Last week was “Feria de Abril” in Sevilla. It is a non-stop, week-long Fair that takes place in the second half of April when a giant area on the west bank of the Guadalquivir river, also called Real de la Feria, is taken over by rows of casetas, canvas pavilions and tents of varying sizes. Some of the tents belong to eminent families in Sevilla, some to groups of friends, others to clubs, trade organizations or political parties. Each of these casetas fills with flamenco singing and Sevillanas dancing at about 9 pm and continuing until the wee, wee hours of the morning. They wander from caseta to caseta in search of the perfect rebujito (a drink served for Feria with Manzanilla wine and 7up) or food to nosh on. In addition to the merriment, many women dress up in their flamenco gowns and men in sleek fitting suits. Bright colored horse wagons roll down the aisles, offering to take your family to your favorite caseta or simply on a tour to show off your dress from the back of the wagon. At one end of the fair is the Calle de Infierno, or Hell Street, filled with all kinds of rides and midway-type games to try your luck at. So… you can drink, dance, eat, go on rides, play games, stroll, lolly-gag under the lights and gaze at the grand portada, or main gate. It appears that people love the feria so much here, I’ve been told it is a pecado de perderlo. A sin to miss it. Real Sevillanos go every day.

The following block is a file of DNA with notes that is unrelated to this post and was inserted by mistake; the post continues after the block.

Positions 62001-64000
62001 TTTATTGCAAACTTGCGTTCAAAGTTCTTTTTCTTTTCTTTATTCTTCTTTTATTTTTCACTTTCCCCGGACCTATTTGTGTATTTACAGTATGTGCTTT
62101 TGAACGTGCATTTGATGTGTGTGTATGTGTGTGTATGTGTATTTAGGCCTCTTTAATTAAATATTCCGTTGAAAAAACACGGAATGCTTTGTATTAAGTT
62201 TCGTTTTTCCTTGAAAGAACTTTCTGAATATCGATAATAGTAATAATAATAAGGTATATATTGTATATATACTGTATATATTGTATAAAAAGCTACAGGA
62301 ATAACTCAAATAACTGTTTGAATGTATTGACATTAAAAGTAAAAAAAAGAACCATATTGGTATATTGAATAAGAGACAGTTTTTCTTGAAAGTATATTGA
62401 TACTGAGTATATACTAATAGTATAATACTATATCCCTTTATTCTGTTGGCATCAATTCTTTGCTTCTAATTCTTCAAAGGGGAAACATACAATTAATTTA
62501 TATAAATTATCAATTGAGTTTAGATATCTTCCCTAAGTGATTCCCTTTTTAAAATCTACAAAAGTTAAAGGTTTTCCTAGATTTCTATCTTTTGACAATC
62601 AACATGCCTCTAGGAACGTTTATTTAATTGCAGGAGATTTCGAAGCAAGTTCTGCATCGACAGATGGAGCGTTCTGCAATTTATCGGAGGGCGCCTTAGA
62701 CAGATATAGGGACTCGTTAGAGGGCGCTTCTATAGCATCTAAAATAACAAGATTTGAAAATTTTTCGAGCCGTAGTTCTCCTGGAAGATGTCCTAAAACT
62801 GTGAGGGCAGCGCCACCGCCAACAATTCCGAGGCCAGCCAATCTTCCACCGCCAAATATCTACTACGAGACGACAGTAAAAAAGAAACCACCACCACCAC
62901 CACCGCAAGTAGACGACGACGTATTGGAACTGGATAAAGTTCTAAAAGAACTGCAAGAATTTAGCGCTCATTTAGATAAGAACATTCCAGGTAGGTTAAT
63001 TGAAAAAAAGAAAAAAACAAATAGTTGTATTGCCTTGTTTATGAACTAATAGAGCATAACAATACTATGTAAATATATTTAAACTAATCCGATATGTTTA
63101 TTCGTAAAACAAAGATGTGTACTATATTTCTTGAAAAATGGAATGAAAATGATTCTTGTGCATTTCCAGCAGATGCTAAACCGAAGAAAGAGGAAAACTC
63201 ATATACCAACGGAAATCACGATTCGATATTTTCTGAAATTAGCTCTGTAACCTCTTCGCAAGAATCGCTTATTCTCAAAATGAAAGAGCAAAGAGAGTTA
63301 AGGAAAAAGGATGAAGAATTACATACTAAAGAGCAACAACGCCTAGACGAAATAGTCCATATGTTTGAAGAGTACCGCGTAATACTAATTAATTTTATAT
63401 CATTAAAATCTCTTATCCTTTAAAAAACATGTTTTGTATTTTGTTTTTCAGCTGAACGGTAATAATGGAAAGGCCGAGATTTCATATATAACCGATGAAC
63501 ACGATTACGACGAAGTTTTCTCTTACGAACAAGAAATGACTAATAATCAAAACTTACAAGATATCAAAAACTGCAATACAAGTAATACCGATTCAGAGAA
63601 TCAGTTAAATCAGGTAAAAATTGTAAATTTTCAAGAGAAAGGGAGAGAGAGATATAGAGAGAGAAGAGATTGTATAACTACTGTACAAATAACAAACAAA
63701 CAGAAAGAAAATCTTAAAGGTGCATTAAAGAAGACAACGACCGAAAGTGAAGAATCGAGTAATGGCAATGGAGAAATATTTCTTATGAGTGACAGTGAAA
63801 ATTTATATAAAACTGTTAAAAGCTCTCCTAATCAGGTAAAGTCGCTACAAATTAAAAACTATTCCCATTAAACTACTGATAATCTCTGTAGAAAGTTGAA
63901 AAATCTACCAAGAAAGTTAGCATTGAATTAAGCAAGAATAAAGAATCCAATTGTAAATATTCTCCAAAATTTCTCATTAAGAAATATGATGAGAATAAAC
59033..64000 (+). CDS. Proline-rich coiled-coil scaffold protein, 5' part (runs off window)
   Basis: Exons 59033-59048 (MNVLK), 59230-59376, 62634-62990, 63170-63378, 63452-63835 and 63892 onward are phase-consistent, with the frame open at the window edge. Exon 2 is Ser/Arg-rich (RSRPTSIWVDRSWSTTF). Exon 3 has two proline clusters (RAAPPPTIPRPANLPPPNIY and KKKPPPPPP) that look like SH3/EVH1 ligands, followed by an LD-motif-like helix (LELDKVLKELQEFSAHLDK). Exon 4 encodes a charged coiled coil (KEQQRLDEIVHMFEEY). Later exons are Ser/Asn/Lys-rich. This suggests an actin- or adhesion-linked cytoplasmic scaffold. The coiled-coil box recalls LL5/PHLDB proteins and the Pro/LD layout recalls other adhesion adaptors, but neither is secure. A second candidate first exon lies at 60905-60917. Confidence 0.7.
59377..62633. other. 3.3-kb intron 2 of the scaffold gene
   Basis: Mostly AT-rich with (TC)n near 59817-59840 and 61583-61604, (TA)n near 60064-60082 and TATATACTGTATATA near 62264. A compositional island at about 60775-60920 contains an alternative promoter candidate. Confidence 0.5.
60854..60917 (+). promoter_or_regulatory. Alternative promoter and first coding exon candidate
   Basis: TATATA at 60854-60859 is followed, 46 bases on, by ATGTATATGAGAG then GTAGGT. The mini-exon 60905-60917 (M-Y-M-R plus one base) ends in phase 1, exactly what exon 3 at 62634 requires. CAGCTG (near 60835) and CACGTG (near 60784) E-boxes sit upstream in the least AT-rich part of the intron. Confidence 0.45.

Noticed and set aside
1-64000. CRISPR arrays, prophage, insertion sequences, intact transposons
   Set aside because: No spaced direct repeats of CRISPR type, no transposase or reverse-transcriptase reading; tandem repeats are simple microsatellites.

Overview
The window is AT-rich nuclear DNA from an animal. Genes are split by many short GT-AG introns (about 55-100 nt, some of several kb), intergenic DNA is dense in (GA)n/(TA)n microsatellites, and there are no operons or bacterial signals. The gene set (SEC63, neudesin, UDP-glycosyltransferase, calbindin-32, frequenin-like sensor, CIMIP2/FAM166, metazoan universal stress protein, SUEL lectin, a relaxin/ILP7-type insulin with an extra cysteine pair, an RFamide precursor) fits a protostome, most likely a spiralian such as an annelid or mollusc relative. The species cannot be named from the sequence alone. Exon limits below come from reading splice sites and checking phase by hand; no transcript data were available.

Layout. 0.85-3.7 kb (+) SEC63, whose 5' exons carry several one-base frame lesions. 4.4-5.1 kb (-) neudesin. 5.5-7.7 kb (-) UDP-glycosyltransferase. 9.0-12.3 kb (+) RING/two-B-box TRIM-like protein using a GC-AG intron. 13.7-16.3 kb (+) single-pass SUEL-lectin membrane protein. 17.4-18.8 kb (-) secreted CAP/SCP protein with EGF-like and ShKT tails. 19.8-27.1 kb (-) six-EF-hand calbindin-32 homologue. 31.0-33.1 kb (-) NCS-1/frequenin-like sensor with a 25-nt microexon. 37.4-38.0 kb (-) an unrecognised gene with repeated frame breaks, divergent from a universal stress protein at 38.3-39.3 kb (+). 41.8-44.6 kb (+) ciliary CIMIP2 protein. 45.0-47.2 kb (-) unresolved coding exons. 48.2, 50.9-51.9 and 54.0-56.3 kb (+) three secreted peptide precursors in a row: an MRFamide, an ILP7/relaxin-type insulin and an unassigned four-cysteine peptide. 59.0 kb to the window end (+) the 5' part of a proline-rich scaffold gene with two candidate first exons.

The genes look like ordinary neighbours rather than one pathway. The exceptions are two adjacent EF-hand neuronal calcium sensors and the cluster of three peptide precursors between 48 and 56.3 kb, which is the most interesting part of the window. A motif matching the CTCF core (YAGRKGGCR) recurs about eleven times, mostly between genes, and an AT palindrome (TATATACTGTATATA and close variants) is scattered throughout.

Flamenco fashion is strong, changing from year to year. Polka dots seem to be the classic fabric, but colors and length of dresses change from year to year. The dresses are quite comfortable, but imagine walking around the state fair (in the US), strolling up and down the midway, going on rides and buying mini-donuts… in your dress.
Here’s the Portada. It changes in theme every year. This year’s design and construction cost 500,000 euros and is modeled after the Plaza de Espana, built for the 1929 World’s Fair. It is 40 meters tall and filled with lights. We were only there during the day and have been relying on on-line photos to see the lit up beauty. This Plaza de Espana theme is popular, having also been done in 1969, 1971, and 1983. Last year’s theme was based on a church, La Iglesia de El Salvador. A quick video from 20 Minutos magazine, in Spanish.
These lanterns are called farolillos and are found everywhere throughout the fair, inside the casetas and out.
Here’s a shot of one of the many casetas. Notice the painted chairs and tables. Spanish rosemaling? There are 1,049 of them.. and of those, only about 20 are not private. The town has some public municipal ones too, so we didn’t worry about not being able to get in to drink our rebujito before the rides.
Filled with some lunch from a caseta and cotton candy, these three are ready to hit the midway.